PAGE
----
1. Water Your Corn

Corn does need plenty of moisture to grow. You should water the plants every other day, ensuring that the soil always has moisture.

Moisture is one of the key ingredients to delicious, sweet, soft corn, so that’s one of the reasons why water is so essential, especially at the time of fruiting.

When the plants are fruiting, you need to water your potted corn even more.

2. Use Fertilizers

Ten weeks after you sow the corn seeds, you’ll want to apply fertilizer. Try using ½ tablespoon of 5-10-10 or 10-20-20 fertilizer for each plant. It’s best to dig a small hole near the plant and sprinkle the fertilizer, mixing it into the soil.

3. Don’t Forget To Mulch

Even though the corn is growing in a container, it’s not a bad idea to add mulch around the corn. Mulch helps to hold in moisture.

Wood chips, newspapers, and grass clippings are some excellent choices to help prevent moisture loss in the soil. Mulch also helps to reduce weed growth; no one likes weeds!

Weeds Problem In Corns

One of the major problem in corn cultivation is weeds.

Weeds are unnecessary grass other than main crop which grows in our field and compete with our crops.

The solution to control weed is using weedicide.

Atrazine is perfect to control weeds in corn field. You can apply by mixing 2gm of atrazine in 1litre of water.

Planting Baby Sweet Corn Outside

Here’s one reason why growing baby sweet corn is actually easier than standard sweet corn… Full-sized sweet corn are typically wind-fertilized which means you have to plant them in “blocks” of plant. In this way, when the wind blows the pollen there’s a good chance the other plants will be pollinated, without which no ears of corn will grow.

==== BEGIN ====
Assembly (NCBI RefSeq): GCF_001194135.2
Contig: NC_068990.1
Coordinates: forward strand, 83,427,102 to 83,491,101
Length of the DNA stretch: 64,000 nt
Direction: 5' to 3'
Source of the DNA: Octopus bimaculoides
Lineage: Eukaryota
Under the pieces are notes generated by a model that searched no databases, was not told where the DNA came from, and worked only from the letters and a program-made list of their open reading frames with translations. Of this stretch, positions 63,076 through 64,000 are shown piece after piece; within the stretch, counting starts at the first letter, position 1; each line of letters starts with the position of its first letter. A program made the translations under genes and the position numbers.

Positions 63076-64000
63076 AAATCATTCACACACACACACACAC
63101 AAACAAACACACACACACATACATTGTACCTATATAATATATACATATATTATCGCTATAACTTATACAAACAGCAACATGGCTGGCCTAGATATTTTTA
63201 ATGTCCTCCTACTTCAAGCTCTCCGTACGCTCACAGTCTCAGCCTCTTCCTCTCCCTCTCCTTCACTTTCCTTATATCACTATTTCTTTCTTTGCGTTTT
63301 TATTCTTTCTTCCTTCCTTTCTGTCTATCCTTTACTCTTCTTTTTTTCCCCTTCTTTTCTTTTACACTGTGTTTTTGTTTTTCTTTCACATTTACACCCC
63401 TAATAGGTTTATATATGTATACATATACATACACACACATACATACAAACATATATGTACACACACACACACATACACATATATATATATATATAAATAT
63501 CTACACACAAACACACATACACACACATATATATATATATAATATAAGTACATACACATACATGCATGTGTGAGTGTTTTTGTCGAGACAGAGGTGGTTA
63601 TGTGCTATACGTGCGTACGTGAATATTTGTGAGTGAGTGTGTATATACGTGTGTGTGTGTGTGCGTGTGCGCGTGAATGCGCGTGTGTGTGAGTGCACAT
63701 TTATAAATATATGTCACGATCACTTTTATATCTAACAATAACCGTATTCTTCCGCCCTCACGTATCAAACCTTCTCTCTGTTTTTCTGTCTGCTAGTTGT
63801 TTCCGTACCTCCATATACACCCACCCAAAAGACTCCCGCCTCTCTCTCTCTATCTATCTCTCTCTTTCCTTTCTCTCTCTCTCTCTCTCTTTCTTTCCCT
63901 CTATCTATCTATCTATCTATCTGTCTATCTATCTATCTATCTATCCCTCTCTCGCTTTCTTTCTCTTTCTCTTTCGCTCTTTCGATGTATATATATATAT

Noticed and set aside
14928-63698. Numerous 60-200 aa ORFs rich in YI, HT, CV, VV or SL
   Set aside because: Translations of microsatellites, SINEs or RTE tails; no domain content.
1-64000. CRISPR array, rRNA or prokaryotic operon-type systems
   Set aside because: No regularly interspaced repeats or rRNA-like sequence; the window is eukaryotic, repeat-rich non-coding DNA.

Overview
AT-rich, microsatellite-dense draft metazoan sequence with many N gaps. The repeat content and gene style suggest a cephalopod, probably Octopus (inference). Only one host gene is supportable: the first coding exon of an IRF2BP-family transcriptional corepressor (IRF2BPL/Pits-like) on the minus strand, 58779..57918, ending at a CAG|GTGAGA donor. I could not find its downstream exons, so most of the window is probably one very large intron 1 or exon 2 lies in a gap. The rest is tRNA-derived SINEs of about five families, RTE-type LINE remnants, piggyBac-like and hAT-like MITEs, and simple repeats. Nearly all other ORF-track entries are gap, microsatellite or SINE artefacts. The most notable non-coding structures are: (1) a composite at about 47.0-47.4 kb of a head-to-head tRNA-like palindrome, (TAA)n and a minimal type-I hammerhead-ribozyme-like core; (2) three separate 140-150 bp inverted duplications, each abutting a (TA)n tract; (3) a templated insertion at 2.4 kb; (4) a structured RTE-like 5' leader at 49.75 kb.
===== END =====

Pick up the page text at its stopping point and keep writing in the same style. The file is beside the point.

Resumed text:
However baby sweet corn don’t need to be pollinated in order to produce their juicy little heads, and as a result there are no restrictions on where you can grow them – save that they like as much direct sunlight as possible.

For this reason when growing baby sweet corn I often plant them in rows – to form a small “hedge” that not only looks neat but can provide some additional privacy in your garden. It also means you can fit the plants into virtually any available space.

Planting is easy if you’ve grown your baby sweet corn in modules. Simply dig a small hole, gently push up the bottom of one of the modules and you should find that out pops one of your sweet corn seedlings with an attractive, healthy root system. Simply pop it in the hole, fill the hole back in and water heavily.

Baby sweet corn can be grown as close as 8-12″ apart and will grow anything up to five feet or so in height eventually, though far shorter plants will still produce corn at the right time of year (August-September typically).

Overall, once they’re planted out, growing baby sweet corn requires very little ongoing effort. I don’t feed mine or support them. The baby seedlings can be prone to attack by snails and slugs initially as the leaves are so juicy, but as the plants grow the leaves toughen and garden pests seem to lose interest in them. I simply weed around them when necessary and water regularly in hot, dry weather.


We can cultivate Baby corn in almost all types of soil where there is proper facility of drainage.

The pH range of 5.5-7 is good for corn farming.


To help promote marketing of baby corn, we developed recipe cards which Owen distributed to his customers. These cards gave some general information about the crop as well as how to cook it. We found that most customers had no experience cooking baby corn and needed some basic instruction. Customers appeared more inclined to purchase this crop for the first time if they had a better understanding of what to do with it. We made these cards available to other farmers through an Alternative Crops Workshop in September 1998 at the Seattle Pike Place Market, at the Southwest Washington Small Farm Conference in March 1999, and at the Farmers’ Market Annual Conference in May 1999 at the Seattle Pike Place Market.